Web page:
Franklin: The Appalachian Mountains’ Lost State

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1280px-8FranklinCountiesBy TN Department of Tourist Development

Davy Crockett, that famous frontiersman from history and legend, was born August 17, 1786, in the state of Franklin.

Never heard of it? Except for an interesting progression of events, this “Lost State,” which is celebrating its bicentennial in 1984-88, would be the 51st state on the map of the United States. Its boundaries would incorporate 14 counties in what is now northeastern Tennessee.

Franklin’s brief appearance on the world stage occurred in the turbulent period immediately following the Revolutionary War, between 1784 and 1788, a time before America had either president or constitution. The factors that led to its formation began in the 1760’s, before the Revolutionary War.

Following the French and Indian War, free-spirited settlers pushed across the high Appalachian Mountains into the fertile valleys of the Holston, Watauga and Nolichucky Rivers, a part of the vast territory of what was then North Carolina. They found themselves far away from the seat of their formal government and virtually cut off by the mountain barrier.

The British prohibited Indian settlements east of the Appalachians and white settlements west of the mountains, so these settlers were actually there illegally, but they came in droves – an estimated 30,000 settlers by 1784.

The federal government was preparing to carve the western lands into new states, but the future of the area was uncertain. Land speculation and land grab schemes were rampant, and frontier politics fanned the flames of dissatisfaction and insecurity.

The first independent government in America was the predecessor for the statehood effort. These new settlers, called the overmountain people, formed the Watauga Association in 1772 for their general defense and negotiated a lease with the Cherokees for the land they occupied.

These overmountain men joined forces with mountaineers from Virginia, Georgia and South Carolina to beat British regulars during the Battle of Kings Mountain, North Carolina, in late 1780. This battle was the turning point for the war in the South. After the Revolution, the Westerners perceived North Carolina as abdicating all responsibility when the governor of North Carolina gave these lands to the federal government in conjunction with paying off the state’s war debt.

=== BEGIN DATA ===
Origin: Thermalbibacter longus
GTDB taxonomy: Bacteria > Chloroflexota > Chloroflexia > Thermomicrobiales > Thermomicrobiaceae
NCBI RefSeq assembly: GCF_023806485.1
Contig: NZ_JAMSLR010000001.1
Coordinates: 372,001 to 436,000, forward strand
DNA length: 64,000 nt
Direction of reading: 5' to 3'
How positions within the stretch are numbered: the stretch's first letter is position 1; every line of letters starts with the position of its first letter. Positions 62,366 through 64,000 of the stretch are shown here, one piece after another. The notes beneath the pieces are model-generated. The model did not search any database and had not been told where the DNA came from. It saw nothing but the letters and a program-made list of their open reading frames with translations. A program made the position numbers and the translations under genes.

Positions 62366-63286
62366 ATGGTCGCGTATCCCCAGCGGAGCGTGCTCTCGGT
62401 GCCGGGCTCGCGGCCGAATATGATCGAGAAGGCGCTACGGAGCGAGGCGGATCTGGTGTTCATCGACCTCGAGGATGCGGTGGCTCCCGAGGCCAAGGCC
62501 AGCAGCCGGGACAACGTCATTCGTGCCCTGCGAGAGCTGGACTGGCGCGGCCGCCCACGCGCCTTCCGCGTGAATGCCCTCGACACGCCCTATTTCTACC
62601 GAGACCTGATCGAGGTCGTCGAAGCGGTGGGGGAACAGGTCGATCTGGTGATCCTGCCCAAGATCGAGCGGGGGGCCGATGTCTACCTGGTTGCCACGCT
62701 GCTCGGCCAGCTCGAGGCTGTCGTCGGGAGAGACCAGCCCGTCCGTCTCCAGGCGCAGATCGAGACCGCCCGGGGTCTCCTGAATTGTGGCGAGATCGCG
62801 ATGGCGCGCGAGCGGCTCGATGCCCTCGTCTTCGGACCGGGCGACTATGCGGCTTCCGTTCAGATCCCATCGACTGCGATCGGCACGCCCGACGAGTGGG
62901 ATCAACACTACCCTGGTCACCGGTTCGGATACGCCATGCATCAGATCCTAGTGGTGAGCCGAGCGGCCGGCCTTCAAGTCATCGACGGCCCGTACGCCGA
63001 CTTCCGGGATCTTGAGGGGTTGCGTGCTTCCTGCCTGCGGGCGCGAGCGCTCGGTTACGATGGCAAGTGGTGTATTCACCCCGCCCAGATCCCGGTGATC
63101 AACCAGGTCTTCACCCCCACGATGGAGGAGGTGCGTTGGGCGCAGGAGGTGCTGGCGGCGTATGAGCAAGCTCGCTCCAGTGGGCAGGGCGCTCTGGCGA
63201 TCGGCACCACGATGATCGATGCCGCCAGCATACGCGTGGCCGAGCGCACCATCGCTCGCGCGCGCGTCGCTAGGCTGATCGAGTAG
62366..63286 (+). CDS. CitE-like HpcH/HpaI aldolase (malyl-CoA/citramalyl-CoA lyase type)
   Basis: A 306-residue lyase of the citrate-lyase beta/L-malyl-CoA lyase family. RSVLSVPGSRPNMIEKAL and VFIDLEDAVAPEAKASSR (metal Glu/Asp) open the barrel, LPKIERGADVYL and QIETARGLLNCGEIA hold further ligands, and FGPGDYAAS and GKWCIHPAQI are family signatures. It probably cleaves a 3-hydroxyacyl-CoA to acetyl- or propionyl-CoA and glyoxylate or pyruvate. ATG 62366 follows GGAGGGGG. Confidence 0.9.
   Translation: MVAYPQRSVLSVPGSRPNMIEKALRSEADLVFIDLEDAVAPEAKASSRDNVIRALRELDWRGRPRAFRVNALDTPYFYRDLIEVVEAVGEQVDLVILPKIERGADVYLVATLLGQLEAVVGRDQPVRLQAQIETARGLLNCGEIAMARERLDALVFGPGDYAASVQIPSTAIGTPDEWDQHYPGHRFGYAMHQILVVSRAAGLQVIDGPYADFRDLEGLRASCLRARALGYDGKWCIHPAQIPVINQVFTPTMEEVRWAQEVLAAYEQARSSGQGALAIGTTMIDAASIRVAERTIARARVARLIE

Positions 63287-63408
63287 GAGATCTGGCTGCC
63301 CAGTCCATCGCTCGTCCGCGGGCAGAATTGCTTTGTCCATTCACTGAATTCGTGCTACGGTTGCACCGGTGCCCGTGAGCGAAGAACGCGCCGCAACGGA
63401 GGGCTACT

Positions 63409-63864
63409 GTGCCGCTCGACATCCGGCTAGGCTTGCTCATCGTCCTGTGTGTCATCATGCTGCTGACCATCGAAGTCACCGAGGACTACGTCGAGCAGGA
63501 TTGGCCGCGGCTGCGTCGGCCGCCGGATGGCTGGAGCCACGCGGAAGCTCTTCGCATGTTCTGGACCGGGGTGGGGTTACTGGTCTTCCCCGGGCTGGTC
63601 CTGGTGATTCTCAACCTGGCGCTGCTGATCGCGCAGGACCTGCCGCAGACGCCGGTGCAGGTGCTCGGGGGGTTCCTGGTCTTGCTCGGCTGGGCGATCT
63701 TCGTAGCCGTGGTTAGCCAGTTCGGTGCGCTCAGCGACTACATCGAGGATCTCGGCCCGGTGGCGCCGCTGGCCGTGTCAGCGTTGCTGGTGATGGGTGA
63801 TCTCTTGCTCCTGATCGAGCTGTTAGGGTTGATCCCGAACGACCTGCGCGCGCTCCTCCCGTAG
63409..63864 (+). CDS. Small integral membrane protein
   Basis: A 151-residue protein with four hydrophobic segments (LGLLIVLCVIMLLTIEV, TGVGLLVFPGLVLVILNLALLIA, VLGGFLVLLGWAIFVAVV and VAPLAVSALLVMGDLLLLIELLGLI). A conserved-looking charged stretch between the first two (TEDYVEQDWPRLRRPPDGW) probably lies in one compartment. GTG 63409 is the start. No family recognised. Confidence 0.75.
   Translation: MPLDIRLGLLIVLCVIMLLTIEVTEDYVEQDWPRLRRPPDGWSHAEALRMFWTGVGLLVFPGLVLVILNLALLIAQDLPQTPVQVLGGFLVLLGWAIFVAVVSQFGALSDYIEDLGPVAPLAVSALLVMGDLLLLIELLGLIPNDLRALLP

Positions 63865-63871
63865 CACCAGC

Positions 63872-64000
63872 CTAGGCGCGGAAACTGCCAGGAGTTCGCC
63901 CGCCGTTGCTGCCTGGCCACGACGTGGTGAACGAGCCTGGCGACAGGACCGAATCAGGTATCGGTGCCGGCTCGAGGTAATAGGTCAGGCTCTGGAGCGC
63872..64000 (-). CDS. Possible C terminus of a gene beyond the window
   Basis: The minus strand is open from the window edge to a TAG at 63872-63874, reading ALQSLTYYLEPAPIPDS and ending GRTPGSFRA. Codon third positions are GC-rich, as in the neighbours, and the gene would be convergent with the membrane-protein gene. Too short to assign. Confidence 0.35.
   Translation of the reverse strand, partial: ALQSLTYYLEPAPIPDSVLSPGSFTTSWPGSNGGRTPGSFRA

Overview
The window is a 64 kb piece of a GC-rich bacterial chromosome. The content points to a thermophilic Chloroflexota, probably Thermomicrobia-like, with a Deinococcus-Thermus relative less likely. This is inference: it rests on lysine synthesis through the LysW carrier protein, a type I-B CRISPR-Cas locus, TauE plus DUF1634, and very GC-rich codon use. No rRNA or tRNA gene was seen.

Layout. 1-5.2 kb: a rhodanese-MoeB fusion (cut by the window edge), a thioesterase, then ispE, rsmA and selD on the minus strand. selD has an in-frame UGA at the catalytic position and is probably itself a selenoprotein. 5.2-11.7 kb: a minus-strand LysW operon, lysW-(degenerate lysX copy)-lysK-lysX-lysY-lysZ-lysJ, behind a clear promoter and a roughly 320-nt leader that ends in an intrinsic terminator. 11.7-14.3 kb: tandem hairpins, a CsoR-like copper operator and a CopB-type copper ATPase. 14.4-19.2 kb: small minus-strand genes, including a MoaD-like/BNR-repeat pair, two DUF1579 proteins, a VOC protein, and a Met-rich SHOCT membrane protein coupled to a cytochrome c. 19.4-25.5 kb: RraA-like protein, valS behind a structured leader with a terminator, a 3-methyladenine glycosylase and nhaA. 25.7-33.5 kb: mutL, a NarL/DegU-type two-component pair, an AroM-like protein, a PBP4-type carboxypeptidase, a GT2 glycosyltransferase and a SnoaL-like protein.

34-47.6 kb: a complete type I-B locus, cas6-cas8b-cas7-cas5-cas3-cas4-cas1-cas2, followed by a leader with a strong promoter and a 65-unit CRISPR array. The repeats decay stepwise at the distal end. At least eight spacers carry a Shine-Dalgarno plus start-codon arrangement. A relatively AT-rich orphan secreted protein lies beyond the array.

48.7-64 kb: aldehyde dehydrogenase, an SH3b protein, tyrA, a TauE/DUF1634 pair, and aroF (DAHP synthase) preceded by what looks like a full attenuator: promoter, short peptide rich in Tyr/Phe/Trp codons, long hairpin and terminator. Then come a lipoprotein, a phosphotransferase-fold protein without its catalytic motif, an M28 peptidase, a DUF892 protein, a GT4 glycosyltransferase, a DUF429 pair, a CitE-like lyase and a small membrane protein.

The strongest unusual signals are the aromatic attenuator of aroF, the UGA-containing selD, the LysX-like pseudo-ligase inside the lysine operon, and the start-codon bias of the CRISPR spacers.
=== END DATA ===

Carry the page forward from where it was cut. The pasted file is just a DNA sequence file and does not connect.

In 1784 delegates from several militia companies convened in the town of Jonesborough. A chairman was elected, John Sevier, and a bill of rights “to form a separate and distinct state independent of North Carolina” was approved for this new state which they called Frankland, Anglo-Saxon for “land of the free.” The convention declaring that new states could be created whenever agreed to by the original state.

Land speculators and other special interests convinced the North Carolina government to repeal the cession of lands to the federal government, and the state agreed to establish a judicial system and a militia district in the west.

However, the movement to establish the new state continued and John Sevier was made the governor in 1785. Sevier was a hero for the early frontiersmen, with a 20 year record of service as a military commander winning more than 30 engagements against the Indians. As governor, Sevier negotiated a treaty with the Cherokee which opened up white settlement across the French Broad River.

In a letter to Benjamin Franklin to request Congressional recognition for the state, Sevier, as an astute politician, changed the name of the new state to Franklin. Since North Carolina had withdrawn its needed consent, however, Sevier did not receive Franklin’s support nor was formal recognition given.

A power struggle developed as both Franklin and North Carolina attempted to levy taxes, elect officials and establish their government in the disputed area, thus leading to hostilities between the two factions. Sevier himself was a target in a battle with North Carolina tax collectors.

A skirmish between Sevier’s followers and a group of North Carolina loyalists, led by John Tipton, occurred in January, 1778. This engagement, at what is today the Tipton-Hayes Historical Farm in Johnson City, is said to be the only battle Sevier ever lost.

With Sevier’s term ending in March 1788 and no other candidates stepping forward to lead a new term, the quasi-state died. For Sevier, however, it was the beginning of a long political career. After swearing allegiance to the state of North Carolina, he continued in a leadership capacity for the area as a North Carolina state legislator.

As the drama of American history unfolded and the question of the western lands was again being addressed on a national scale, the federal government established the Territory of the United States South of the River Ohio. Its first capitol was in a large log cabin at Rocky Mount, in the area that was part of the state of Franklin.

When Tennessee was formed in 1796 as the 16th state, incorporating the former boundaries of Franklin as well as lands west to the Mississippi, Sevier was elected as its first governor. He served six terms as governor and four terms in Congress representing Tennessee before his death in 1815.

A 60 mile self-guided tour includes sites related to the state of Franklin. The tour includes Jonesborough, where the meetings of the state were first held in 1784; the replica of the capital building in Greenville; the remnant of Plum Grove (two chimneys are still standing), once the home of Franklin Governor John Sevier on the Nolichucky; and, the Tipton-Hayes Farm, once the home of Col. John Tipton, chief adversary of the state of Franklin.

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